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United States and Canada: Daylight Saving Time Extended Starting 2007

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Published 1-Mar-2007

Starting in 2007, the United States and Canada will start Daylight Saving Time (DST) on the second Sunday of March and end on the first Sunday of November.

United States and Canada: Daylight Saving Time Extended Starting 2007

Daylight saving time is extended in the United States and Canada.

©iStockphoto.com/Gordana Sermek

From 1987 to 2006, DST began on the first Sunday in April and ended on the last Sunday of October. This year, the start date is three or four weeks earlier and the end date is one week later, making Daylight Saving Time a total of four or five weeks longer. In 2007, DST will last four weeks longer than it had previously; in 2008, it will be five weeks longer. If the extension is not successful, the United States might make the decision to revert to the old changeover dates. The amendment for United States is described here: Energy Policy Act 2005.

34 Weeks of Daylight Saving Time

Previously, the number of weeks of Daylight Saving Time was not constant, depending on how early or late the first Sunday in April and last Sunday in October appeared. Since March and November of any given year always start on the same weekday, the duration of DST will now be the same every year. Standard time will be 18 weeks most years, and 19 weeks every fifth or sixth year.

Longest Period of Daylight Saving Time in the World

Most countries in Europe observe Daylight Saving Time from the last Sunday in March to the last Sunday in October, and in recent years Europe typically has had the longest DST period in the world. The new changeover dates for the United States and Canada means that DST will last three or four weeks longer in those countries than in Europe.

Other Locations Changing March 11, 2007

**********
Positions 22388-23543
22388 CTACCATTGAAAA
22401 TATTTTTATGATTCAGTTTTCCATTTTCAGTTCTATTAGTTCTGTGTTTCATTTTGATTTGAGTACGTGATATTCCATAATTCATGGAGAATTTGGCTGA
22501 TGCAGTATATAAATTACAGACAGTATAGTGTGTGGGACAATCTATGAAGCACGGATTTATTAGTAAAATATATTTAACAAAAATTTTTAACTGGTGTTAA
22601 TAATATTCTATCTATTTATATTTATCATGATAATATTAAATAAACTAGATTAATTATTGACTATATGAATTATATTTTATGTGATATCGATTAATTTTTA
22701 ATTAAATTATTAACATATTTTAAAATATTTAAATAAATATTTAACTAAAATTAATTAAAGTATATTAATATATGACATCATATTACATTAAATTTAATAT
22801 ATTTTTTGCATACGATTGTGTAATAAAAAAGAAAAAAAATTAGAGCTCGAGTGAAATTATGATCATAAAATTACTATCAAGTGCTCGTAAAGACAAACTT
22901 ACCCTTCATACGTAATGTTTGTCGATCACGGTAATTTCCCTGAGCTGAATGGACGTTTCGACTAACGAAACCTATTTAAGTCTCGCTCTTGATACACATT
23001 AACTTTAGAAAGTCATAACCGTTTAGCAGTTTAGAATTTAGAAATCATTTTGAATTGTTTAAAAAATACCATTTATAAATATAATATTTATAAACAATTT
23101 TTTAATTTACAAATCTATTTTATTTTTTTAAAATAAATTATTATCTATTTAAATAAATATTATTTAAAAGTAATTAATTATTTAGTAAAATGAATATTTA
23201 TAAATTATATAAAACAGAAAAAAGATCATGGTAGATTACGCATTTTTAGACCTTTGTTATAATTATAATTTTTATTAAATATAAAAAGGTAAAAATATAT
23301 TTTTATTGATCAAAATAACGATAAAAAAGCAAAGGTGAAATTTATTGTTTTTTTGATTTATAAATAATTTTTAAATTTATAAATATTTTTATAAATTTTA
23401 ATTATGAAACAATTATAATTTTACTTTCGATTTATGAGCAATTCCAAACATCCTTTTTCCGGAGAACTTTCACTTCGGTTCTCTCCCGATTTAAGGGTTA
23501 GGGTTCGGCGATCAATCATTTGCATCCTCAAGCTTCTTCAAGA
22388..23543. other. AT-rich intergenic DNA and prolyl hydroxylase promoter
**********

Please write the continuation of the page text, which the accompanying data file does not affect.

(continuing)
These locations will also start DST on March 11:

Daylight Saving Time Started Early in 1974 and 1975

In 1974, Daylight Saving Time started early in United States, on January 6, following the Emergency Daylight Saving Time Energy Conservation Act of 1973. The plan was to have the United States in year-round Daylight Saving Time for two consecutive years, but it was later amended so that there was standard time between October 27, 1974, and February 23, 1975.

Dates of Daylight Saving Time 1970–2015

These are the dates Daylight Saving Time started and ended in most of the United States and the planned dates until 2015. There is a chance that future dates will change. Also, note that some locations do not observe DST, but those locations that do should use these common start and ending dates. Occasionally locations have changed their clocks on other dates.


YearStart dateEnd dateDaylight duration
1970Apr 26Oct 2526 weeks
1971Apr 25Oct 3127 weeks
1972Apr 30Oct 2926 weeks
1973Apr 29Oct 2826 weeks
1974Jan 6Oct 2742 weeks
1975Feb 23Oct 2635 weeks
1976Apr 25Oct 3127 weeks
1977Apr 24Oct 3027 weeks
1978Apr 30Oct 2926 weeks
1979Apr 29Oct 2826 weeks
1980Apr 27Oct 2626 weeks
1981Apr 26Oct 2526 weeks
1982Apr 25Oct 3127 weeks
1983Apr 24Oct 3027 weeks
1984Apr 29Oct 2826 weeks
1985Apr 28Oct 2726 weeks
1986Apr 27Oct 2626 weeks
1987Apr 5Oct 2529 weeks
1988Apr 3Oct 3030 weeks
1989Apr 2Oct 2930 weeks
1990Apr 1Oct 2830 weeks
1991Apr 7Oct 2729 weeks
1992Apr 5Oct 2529 weeks
1993Apr 4Oct 3130 weeks
1994Apr 3Oct 3030 weeks
1995Apr 2Oct 2930 weeks
1996Apr 7Oct 2729 weeks
1997Apr 6Oct 2629 weeks
1998Apr 5Oct 2529 weeks
1999Apr 4Oct 3130 weeks
2000Apr 2Oct 2930 weeks
2001Apr 1Oct 2830 weeks
2002Apr 7Oct 2729 weeks
2003Apr 6Oct 2629 weeks
2004Apr 4Oct 3130 weeks
2005Apr 3Oct 3030 weeks
2006Apr 2Oct 2930 weeks
2007Mar 11Nov 434 weeks
2008Mar 9Nov 234 weeks
2009Mar 8Nov 134 weeks
2010Mar 14Nov 734 weeks
2011Mar 13Nov 634 weeks
2012Mar 11Nov 434 weeks
2013Mar 10Nov 334 weeks
2014Mar 9Nov 234 weeks
2015Mar 8Nov 134 weeks

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